CHN: Humanitarian Immigrants to Receive Extension of SSI Benefits

On September 30, President Bush penned into law a long-awaited extension of Supplemental Security Income (SSI) benefits for refugees and other immigrants here on humanitarian grounds. The bill (H.R. 2608), which originated in the House, passed that chamber in July 2007. However, it was not until August of this year, with some slight modifications, that the bill received the Senate’s approval. H.R. 2608 then went back to the House and on September 17 Representatives agreed by voice vote to the Senate’s amendments and cleared the bill for the White House.
Under the new law, effective October 1, eligible elderly immigrants and persons with disabilities will be able to receive at least two additional years of benefits. Those who have a pending naturalization application at the end of the two-year extension will be able to receive a third year of benefits. The new law will bring relief to thousands of humanitarian immigrants whose benefits have expired or were set to expire, and for whom SSI is their basic means of support.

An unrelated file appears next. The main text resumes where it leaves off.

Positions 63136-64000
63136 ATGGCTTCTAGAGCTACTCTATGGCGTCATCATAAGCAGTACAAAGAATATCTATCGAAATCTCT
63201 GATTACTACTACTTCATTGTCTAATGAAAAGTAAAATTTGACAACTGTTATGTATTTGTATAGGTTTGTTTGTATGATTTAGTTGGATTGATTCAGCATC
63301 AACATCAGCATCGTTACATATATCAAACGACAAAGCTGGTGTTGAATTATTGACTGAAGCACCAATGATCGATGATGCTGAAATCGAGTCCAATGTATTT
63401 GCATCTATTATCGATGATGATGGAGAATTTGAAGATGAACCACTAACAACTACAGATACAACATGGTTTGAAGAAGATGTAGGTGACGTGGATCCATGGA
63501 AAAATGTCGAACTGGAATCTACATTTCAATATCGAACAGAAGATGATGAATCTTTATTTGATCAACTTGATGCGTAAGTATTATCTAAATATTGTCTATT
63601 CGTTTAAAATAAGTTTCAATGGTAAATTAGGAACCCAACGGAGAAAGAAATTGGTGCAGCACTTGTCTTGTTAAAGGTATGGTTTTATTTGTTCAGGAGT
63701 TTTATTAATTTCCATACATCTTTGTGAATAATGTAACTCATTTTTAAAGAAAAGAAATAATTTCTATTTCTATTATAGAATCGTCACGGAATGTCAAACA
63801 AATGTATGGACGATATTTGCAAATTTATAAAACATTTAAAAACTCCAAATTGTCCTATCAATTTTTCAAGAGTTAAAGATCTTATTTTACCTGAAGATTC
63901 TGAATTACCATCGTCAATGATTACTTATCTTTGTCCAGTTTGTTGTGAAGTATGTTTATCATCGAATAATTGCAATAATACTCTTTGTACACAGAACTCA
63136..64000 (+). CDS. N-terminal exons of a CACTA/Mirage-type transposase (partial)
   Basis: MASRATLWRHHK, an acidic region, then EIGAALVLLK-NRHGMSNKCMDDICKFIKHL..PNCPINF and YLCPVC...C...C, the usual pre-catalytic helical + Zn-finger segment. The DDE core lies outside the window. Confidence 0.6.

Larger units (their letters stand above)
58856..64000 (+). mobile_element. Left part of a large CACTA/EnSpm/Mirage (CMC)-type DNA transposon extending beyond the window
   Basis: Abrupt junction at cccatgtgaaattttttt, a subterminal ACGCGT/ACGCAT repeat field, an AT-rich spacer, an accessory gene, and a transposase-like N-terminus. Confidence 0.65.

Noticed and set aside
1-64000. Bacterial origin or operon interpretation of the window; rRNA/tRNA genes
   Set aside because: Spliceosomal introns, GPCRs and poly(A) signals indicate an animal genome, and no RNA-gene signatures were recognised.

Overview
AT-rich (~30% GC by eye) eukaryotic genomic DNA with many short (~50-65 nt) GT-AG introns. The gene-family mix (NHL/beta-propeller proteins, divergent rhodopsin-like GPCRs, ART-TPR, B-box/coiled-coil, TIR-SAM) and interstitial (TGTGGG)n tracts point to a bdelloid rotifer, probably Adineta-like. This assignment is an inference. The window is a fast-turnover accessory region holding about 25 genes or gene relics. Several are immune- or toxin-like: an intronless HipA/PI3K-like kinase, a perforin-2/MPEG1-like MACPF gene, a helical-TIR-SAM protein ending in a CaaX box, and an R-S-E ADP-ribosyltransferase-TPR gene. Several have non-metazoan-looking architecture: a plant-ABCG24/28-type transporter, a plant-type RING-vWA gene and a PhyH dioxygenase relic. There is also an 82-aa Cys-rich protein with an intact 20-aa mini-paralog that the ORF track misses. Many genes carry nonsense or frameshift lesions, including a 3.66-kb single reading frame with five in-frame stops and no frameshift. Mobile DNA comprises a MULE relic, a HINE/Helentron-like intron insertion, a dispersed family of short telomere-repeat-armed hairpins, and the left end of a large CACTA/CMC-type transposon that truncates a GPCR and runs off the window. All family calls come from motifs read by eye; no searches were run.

In 1996 a seven-year time limit for SSI benefits was imposed on humanitarian immigrants. It was assumed that seven years would give individuals sufficient time to naturalize, and thereby maintain their benefits. However, processing delays and other obstacles in the immigration system have made it nearly impossible for people to naturalize within the seven-year time period, resulting in a major loss of income for this vulnerable population.

Humanitarian immigrants include refugees, asylees, Cuban and Haitian entrants, Amerasians, victims of human trafficking, and persons who cannot return to their home countries for fear of persecution.

For details on who may be eligible for the extension please see the National Immigration Law Center’s fact sheet: .

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